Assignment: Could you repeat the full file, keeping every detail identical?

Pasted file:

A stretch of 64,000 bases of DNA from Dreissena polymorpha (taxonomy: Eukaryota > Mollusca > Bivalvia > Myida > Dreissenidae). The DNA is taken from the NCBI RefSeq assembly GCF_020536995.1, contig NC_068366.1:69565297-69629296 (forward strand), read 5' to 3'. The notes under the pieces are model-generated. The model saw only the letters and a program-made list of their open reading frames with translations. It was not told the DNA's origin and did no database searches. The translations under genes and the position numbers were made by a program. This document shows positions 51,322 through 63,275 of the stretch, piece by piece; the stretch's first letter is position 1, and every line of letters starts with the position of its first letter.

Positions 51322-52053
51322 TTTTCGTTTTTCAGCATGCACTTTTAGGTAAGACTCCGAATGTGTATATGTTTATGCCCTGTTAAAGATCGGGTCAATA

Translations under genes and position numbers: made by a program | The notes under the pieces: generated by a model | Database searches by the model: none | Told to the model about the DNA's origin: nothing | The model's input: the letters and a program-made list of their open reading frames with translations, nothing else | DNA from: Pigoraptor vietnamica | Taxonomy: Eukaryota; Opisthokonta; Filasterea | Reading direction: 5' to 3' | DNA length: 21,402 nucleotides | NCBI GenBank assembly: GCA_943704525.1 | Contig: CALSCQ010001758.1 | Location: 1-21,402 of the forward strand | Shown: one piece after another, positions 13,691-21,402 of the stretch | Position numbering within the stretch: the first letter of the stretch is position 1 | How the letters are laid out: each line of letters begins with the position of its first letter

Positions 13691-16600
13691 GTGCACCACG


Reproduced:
A stretch of 64,000 bases of DNA from Dreissena polymorpha (taxonomy: Eukaryota > Mollusca > Bivalvia > Myida > Dreissenidae). The DNA is taken from the NCBI RefSeq assembly GCF_020536995.1, contig NC_068366.1:69565297-69629296 (forward strand), read 5' to 3'. The notes under the pieces are model-generated. The model saw only the letters and a program-made list of their open reading frames with translations. It was not told the DNA's origin and did no database searches. The translations under genes and the position numbers were made by a program. This document shows positions 51,322 through 63,275 of the stretch, piece by piece; the stretch's first letter is position 1, and every line of letters starts with the position of its first letter.

Positions 51322-52053
51322 TTTTCGTTTTTCAGCATGCACTTTTAGGTAAGACTCCGAATGTGTATATGTTTATGCCCTGTTAAAGATCGGGTCAATA

Translations under genes and position numbers: made by a program | The notes under the pieces: generated by a model | Database searches by the model: none | Told to the model about the DNA's origin: nothing | The model's input: the letters and a program-made list of their open reading frames with translations, nothing else | DNA from: Pigoraptor vietnamica | Taxonomy: Eukaryota; Opisthokonta; Filasterea | Reading direction: 5' to 3' | DNA length: 21,402 nucleotides | NCBI GenBank assembly: GCA_943704525.1 | Contig: CALSCQ010001758.1 | Location: 1-21,402 of the forward strand | Shown: one piece after another, positions 13,691-21,402 of the stretch | Position numbering within the stretch: the first letter of the stretch is position 1 | How the letters are laid out: each line of letters begins with the position of its first letter

Positions 13691-16600
13691 GTGCACCACG